VVVVVV

Once again I find myself at odds for a title. I promise I’ll try to post something more interesting than game reviews soon. This will make Humble Bundle Review #6, VVVVVV by Terry Cavanagh, whose website and blog I shall be trawling at once when I’ve written this review – trawling like a ravenous pigeon searching for pastry crumbs on a busy high street pavement, I might add.

VVVVVV Review
Wherein I tremble on the verge of typing every v I happen to require five more times than is necessary.

In VVVVVV you play the captain of a spacecraft which recently crash landed in the proximity of an abandoned research facility of some sort. Your crew was scattered across the area by a malfunctioning teleporter when they tried to escape as the ship went down, and it is your task in the game to track them all down so that you can repair your ship, and leave. To do so you must skillfully employ your talents of moving left, right, and inverting gravity to traverse a large, and frankly obscure environment, overcoming various passive-agressive obstacles as you go.

I’m never thrilled by the concept of manipulating gravity when I see it touted as the premise for a (usually indie) game. I’ve written this paragraph five times now and this is the first time I’ve not been reduced to foamy, frothy ranting. However, VVVVVV pulls it off very nicely indeed. Rather than use gravity inversion as a gimmick and excuse to make an otherwise sub-par game because you’ve come up with some spec of innovation, VVVVVV has reduced its mechanics to the point at which gravity inversion is pretty much all that’s left, then really polished itself up and built on this concept to become a great success.

Excellent level design is key to this success. Since there is no jump button, and you can only invert gravity when you’re standing on solid ground, level design really has to be spot on. It is, and there are some interesting ideas that have come from this limitation. Good examples of this are the small number of occasions on which the player is required to invert gravity and navigate to the end of a long tunnel of spikes, only to stand on the opposite ceiling and do the same again to make it over what would otherwise be a small jump. Spikes, and pretty much anything else, stationary or mobile, that is drawn in a different colour to the room you’re in will kill you, and send you back to the last checkpoint you passed. This is another area in which the level design pays off. Checkpoints are so frequent that you won’t find yourself frustrated by having to redo previous obstacles in order to get back to the one you’re struggling on. You’ll still likely get frustrated on the later levels mind, but this is tempered by the early introduction of harder, optional routes along which lie Shiny Trinkets.

There are twenty trinkets all in all, and you’ll be able to go back and get any you miss at any point in the game, so there’s no stress there. I’d advise you to get them as you go, however, as they help to train you and give you an idea of the things to come. I don’t usually bother with collectible items in games, and some of these were really hard to get hold of, but I figured there might be something in it for me, enjoyed the challenge, and got them all in the end. A particularly difficult one of these can be found in one of the aforementioned spiked-tunnel obstacles. The tunnel I had to navigate to get the screenshot below was one of the most sadistic things I think anyone has legally done to a large audience since Justin Bieber was signed, and I almost had tears streaming down my face when I finally succeeded.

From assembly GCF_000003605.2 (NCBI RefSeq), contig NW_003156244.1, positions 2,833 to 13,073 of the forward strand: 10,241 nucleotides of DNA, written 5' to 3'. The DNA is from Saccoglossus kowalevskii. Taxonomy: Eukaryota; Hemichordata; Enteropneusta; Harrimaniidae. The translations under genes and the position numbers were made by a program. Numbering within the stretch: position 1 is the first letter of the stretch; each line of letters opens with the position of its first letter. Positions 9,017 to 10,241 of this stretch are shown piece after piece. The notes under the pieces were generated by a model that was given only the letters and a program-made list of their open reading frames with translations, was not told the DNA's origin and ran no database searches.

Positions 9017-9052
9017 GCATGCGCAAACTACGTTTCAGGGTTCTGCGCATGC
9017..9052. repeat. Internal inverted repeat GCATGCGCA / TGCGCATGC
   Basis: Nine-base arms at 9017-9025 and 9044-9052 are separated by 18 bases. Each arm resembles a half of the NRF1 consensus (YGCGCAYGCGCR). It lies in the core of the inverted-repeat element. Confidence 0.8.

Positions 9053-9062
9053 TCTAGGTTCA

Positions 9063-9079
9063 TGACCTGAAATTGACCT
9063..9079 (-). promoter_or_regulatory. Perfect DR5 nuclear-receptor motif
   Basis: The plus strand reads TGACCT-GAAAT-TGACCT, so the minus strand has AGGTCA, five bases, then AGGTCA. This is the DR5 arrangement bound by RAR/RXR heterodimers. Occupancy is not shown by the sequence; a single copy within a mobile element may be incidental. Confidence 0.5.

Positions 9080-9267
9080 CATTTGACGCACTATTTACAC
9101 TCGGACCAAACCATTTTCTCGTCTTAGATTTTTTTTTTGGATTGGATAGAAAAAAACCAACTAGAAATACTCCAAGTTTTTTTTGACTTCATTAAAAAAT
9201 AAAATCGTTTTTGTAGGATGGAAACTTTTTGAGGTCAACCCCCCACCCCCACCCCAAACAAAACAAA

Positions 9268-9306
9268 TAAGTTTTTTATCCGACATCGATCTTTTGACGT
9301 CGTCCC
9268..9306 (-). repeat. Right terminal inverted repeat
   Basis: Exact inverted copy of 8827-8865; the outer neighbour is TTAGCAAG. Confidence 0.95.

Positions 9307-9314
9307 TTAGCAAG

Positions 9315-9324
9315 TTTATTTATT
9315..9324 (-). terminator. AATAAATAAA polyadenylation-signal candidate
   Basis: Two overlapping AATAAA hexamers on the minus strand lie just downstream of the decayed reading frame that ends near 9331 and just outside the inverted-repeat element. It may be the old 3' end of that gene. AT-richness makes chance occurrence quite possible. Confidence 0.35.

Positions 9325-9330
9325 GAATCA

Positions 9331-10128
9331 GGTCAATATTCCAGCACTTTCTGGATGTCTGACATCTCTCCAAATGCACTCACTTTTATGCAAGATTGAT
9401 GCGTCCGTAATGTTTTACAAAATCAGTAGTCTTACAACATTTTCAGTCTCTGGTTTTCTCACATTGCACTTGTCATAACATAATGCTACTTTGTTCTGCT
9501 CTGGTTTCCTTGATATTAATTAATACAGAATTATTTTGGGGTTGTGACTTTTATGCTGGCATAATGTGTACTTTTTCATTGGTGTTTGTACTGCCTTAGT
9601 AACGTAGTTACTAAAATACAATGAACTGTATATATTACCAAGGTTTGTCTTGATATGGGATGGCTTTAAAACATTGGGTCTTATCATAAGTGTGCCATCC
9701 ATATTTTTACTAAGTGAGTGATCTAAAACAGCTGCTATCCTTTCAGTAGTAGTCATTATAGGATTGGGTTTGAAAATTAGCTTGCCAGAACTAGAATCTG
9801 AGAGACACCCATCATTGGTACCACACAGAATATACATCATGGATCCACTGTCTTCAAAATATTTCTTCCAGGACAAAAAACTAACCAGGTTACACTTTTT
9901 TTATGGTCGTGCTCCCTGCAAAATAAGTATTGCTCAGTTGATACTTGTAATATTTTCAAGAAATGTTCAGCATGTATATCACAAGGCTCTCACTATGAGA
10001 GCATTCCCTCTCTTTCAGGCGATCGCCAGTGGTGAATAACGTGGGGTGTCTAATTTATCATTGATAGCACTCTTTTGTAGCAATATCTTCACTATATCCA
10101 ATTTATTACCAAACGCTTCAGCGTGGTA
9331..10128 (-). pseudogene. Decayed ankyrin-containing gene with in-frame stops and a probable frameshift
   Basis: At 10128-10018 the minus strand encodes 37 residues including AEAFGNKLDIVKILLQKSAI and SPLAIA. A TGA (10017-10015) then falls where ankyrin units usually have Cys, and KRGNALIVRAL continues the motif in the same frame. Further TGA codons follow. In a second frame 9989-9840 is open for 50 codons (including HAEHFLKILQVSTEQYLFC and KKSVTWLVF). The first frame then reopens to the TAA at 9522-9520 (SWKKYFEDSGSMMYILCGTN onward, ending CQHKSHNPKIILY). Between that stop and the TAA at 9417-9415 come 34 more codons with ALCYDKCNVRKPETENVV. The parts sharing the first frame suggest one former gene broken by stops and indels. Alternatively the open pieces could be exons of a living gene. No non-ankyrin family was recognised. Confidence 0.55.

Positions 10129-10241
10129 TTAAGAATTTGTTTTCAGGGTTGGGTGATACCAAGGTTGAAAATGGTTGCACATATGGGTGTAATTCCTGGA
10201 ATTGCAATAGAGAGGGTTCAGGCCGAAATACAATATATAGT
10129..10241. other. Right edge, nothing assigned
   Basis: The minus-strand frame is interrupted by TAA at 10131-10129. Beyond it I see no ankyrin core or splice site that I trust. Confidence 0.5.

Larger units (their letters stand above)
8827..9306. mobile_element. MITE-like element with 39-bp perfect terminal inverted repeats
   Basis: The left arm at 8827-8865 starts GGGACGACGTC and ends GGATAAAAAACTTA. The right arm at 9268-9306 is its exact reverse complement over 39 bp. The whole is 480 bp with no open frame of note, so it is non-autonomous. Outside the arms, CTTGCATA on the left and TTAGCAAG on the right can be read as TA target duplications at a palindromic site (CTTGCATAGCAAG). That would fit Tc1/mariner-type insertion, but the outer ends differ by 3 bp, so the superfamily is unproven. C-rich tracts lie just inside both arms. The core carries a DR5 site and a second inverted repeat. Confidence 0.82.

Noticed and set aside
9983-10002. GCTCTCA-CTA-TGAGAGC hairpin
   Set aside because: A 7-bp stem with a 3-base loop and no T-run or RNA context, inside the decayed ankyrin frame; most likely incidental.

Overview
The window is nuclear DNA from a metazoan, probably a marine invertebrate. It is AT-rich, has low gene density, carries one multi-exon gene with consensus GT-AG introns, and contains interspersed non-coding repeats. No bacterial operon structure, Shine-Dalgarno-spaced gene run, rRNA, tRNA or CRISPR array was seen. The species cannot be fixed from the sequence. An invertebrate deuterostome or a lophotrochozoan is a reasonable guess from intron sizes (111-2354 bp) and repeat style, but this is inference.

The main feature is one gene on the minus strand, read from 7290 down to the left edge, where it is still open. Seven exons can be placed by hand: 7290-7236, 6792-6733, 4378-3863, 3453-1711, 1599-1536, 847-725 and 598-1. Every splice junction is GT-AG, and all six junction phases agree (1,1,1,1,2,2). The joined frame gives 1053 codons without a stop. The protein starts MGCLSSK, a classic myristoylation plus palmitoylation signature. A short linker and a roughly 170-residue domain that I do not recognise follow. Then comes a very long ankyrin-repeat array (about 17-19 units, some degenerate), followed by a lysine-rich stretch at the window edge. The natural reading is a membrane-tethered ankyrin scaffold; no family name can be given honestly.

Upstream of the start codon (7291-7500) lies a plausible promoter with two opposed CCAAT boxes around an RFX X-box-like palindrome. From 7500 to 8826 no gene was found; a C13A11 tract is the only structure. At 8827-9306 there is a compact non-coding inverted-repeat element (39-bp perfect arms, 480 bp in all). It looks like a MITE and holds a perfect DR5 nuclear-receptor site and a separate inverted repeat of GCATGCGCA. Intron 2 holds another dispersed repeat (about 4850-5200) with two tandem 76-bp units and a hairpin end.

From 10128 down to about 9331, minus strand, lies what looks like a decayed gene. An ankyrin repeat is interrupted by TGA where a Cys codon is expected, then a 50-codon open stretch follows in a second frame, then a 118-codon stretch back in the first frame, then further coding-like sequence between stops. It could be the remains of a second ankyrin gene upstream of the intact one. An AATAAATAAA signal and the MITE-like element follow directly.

Graphics in VVVVVV are a simple and charming affair. I won’t describe them – why would I when there are screenshots all over the place. Colours are bright and environments are varied enough to be interesting and even sort of atmospheric. Coupled with the amazing soundtrack by Souleye, which I’m listening to now for the second time in a row, the game has an awesome aesthetic that would make any Modern Wall of Duty, or AAAAAA title go and cry in the corner until its next iteration’s release. The soundtrack just ended again, but I’m up for another play-through yet! One noteworthy feature, before I move on, is the Analogue mode, a filter which simulates a bad analogue connection and can be seen (minus bizarre frame falling) in all but one of these screenshots. I really enjoyed playing with analogue mode on, but I’m afraid I had to disable it for the last two shiny trinkets, as it is rather distracting.

I really hate you for some of those trinkets Terry Cavanagh, even though I actually had a lot of fun through my clenched teeth. It’s about time I brought this overlong review to a close. VVVVVV is a rather short game, so I had intended to write it a very short review. For all its shortness though, this is one of the most fun modern platformers I’ve played in a long while – managing to be both innovative and enjoyable to the extreme.I guess the quality, and the fact that I felt caught sort by the end of the game were what left me enough motivation to go and get the remaining shiny trinkets though, and even though this was an enjoyable experience, I think it might have dragged if it was even twice it’s length.

In summary, VVVVVV is a top-notch game that you should play regardless of your apprehensions. It’s not going to eat up a ton of your time, and if you’re really troubled by some of the challenges involved, there are built-in aids for disabled gamers. Graphics, sound, and story are charming, but it’s the gameplay that shines.

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